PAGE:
• Alter JavaScript code to do things such as forcing the client to think that you are authenticated, and to have more control on the application.

  • Deobfuscate JavaScript code.

  • Monitor the app for certain types of behavior.

gorp plugins

Gorp plugins are essentially modules that you can use to modify or audit web responses. There are two different types of plugins (so far):

  • Processors: processors plugins alter the response before it is rendered in the browser. This can be useful for things like modifying JavaScript code, changing HTML directives, unhiding elements in the page, highlighting areas of interest, etc.

  • Inspectors:: inspectors conduct analysis on responses. For instance, you may want to record all references to API calls made by the application by inspecting JavaScript code. This way, rather than waiting until the browser makes a call to /api/admin/adduser, you may be able to find a reference to that path in the client side code. JS Framework specific inspectors could also be used to inspect things such as services, controllers, authorization controllers, etc. Inspectors do not modify responses.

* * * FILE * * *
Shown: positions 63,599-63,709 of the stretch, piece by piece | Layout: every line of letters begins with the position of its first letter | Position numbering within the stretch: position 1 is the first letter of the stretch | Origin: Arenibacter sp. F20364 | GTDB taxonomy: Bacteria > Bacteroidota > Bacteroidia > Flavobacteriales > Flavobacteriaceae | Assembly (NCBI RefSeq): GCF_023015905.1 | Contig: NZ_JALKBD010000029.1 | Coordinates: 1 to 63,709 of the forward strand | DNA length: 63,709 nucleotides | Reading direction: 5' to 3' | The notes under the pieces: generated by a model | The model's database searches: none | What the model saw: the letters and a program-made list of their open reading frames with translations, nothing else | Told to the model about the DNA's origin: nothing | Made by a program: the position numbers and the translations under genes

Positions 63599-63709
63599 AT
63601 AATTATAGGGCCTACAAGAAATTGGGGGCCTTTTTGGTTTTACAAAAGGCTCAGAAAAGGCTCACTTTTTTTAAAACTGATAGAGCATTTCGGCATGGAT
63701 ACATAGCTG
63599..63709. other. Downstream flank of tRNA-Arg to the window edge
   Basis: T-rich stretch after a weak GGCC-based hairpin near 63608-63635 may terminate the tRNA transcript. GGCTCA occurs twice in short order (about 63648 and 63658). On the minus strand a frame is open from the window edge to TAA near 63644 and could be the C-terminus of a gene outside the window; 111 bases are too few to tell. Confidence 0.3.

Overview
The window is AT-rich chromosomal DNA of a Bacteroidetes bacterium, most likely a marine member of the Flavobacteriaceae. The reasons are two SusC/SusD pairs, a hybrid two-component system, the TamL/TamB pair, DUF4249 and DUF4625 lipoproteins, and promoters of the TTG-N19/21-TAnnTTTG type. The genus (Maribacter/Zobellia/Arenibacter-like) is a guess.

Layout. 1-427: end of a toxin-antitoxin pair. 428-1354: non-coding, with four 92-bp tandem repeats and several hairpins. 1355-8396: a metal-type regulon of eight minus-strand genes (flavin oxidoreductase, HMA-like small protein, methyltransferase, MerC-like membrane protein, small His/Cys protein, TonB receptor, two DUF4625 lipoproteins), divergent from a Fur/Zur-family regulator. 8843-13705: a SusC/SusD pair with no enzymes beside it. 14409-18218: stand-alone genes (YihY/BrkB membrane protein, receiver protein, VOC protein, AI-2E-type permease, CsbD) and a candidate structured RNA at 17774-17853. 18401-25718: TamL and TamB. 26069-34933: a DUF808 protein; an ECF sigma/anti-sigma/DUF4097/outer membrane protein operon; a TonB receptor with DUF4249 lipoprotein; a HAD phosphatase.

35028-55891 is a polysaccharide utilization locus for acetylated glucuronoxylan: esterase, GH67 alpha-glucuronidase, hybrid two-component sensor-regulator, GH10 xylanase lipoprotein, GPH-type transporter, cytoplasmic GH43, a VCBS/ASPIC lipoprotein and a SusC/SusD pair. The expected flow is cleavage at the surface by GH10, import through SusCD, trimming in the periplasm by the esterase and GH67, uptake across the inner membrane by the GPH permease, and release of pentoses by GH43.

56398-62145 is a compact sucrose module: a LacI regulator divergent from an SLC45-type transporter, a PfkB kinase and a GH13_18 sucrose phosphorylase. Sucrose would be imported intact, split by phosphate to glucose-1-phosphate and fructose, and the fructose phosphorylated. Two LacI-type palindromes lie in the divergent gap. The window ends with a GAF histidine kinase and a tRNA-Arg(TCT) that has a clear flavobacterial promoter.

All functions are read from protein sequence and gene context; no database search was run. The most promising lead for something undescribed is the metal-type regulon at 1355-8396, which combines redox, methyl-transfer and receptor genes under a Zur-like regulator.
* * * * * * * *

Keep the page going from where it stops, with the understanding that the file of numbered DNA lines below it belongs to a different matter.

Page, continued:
Using gorp

  1. Create a configuration file that uses the structure used by the config.yaml file in the root directory of this repo.
  2. You can find information about any plugin by running this command: bash go run main.go -i -m "/the/path/of/the/module/"
  3. To run gorp: bash go run main.g -c "./path/to/your/config/file.yml"

If run successfully, a new Chrome window should open up with two tabs. Use the second tab to navigate to the site that you are currently pentesting. Press ctrl + c to end the session (TODO: make a more effective way to end sessions).

Creating your own gorp plugin